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Spain's armed Basque separatist group, ETA, has declared a ceasefire in a publicly released video on Sunday. They suggested, they might turn to a political process in its quest for independence.
The ETA has been under pressure recently, with leading members of the group have been arrested. There have also been growing calls from Basque political parties to declare a ceasefire.
ETA Member, Basque Region, said, "ETA makes it known that from some months ago it took the decision to no longer employ offensive armed actions. ETA repeats the call to politicians, unions and social leaders to act with responsibility. It is necessary that we gave a chance for our people to talk because only when the rights of the Basque people are recognized and guaranteed, the door of a true solution to the conflict will open."
The Spanish government has previously said it will only negotiate with the ETA if it denounces violence.
The group has called two ceasefires in the past, but abandoned them both. Now, it's unclear whether the ETA is declaring a permanent or temporary ceasefire.
The statement has received a mixed response from people in the city of Bilbao, located in the heart of the volatile Spanish state.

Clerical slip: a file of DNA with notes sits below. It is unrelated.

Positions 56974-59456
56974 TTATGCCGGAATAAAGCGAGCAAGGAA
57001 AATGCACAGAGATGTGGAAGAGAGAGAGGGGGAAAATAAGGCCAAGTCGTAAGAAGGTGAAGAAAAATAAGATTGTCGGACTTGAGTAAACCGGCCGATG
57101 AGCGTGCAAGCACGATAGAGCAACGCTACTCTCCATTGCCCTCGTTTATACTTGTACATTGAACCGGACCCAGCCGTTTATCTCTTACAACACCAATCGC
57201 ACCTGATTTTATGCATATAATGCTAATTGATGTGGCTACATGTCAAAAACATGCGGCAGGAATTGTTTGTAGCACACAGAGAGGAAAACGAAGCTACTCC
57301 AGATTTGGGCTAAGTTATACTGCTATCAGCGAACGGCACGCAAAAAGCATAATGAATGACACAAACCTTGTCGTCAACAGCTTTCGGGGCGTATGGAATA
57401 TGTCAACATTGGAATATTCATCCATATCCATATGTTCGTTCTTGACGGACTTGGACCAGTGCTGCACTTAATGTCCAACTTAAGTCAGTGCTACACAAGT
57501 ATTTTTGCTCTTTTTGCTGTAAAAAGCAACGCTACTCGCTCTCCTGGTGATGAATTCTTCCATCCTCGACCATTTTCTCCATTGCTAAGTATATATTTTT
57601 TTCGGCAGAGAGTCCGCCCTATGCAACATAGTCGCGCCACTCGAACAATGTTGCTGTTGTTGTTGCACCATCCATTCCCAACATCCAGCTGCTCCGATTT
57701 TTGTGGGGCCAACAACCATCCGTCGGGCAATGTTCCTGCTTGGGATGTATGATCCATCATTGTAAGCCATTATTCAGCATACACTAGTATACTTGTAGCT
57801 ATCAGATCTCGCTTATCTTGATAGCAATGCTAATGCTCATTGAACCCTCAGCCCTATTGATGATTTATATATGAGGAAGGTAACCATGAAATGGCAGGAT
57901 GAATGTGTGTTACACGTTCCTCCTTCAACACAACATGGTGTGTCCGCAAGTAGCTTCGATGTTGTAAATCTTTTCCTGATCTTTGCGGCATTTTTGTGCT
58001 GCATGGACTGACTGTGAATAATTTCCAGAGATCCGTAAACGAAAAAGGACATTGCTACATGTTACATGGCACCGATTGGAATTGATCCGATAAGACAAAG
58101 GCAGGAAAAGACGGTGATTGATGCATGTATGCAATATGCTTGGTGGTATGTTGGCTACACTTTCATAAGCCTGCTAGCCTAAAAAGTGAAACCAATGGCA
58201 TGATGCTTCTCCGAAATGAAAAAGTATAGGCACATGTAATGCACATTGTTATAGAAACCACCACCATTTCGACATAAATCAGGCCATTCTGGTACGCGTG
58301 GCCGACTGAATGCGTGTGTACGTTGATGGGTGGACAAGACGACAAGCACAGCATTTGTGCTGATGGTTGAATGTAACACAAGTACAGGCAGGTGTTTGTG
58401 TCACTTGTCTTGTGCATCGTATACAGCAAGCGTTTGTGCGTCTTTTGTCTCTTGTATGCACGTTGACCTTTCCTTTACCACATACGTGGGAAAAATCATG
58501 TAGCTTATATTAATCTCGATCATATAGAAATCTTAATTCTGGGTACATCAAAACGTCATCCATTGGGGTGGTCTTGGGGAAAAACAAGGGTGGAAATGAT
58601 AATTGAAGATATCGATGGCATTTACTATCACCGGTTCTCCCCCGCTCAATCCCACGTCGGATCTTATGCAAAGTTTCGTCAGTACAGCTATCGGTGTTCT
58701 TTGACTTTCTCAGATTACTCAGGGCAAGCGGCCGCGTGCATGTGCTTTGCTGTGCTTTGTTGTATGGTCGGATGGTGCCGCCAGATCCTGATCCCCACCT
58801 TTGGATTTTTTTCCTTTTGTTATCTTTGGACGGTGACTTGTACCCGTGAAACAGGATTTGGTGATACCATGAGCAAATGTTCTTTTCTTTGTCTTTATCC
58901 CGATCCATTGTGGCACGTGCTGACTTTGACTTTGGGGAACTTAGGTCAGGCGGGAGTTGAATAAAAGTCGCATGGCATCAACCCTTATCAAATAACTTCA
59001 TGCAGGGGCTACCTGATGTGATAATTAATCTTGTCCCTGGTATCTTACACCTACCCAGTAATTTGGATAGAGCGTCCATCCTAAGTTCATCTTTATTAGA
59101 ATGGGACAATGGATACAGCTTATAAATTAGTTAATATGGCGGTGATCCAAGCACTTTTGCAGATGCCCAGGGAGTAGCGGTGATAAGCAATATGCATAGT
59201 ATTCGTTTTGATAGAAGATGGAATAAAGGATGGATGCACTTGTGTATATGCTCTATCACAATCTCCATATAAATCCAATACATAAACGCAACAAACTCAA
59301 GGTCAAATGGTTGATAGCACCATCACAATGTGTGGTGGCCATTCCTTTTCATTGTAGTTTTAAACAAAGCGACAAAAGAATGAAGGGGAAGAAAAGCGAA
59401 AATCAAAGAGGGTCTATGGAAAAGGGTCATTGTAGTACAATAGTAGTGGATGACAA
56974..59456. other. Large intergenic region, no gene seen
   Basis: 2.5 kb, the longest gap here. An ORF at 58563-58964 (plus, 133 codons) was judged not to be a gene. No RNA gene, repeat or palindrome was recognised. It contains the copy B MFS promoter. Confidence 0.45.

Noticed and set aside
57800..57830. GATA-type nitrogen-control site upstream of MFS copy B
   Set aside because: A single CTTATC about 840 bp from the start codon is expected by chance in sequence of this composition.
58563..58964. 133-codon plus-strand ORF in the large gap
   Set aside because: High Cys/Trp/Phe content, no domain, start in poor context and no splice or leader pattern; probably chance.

Local Resident, said, "I don't think that it will last to the end, because they always claim a ceasefire when it suits them, and then they ask for something, and when it's not given they go back and take up arms again. I don't think that it's going to last for long."
Local Resident, said, "I hope, once and for all, that we have peace and calm. At the end, the world is for all human beings, and we should not be divided. I think it will happen. I hope."
Formed in 1959, the ETA seeks the establishment of an independent Basque state in the region straddling the Spanish-French border.
Over the past four decades, assassinations, kidnappings, and explosions carried out by the ETA have claimed the lives of nearly one-thousand people.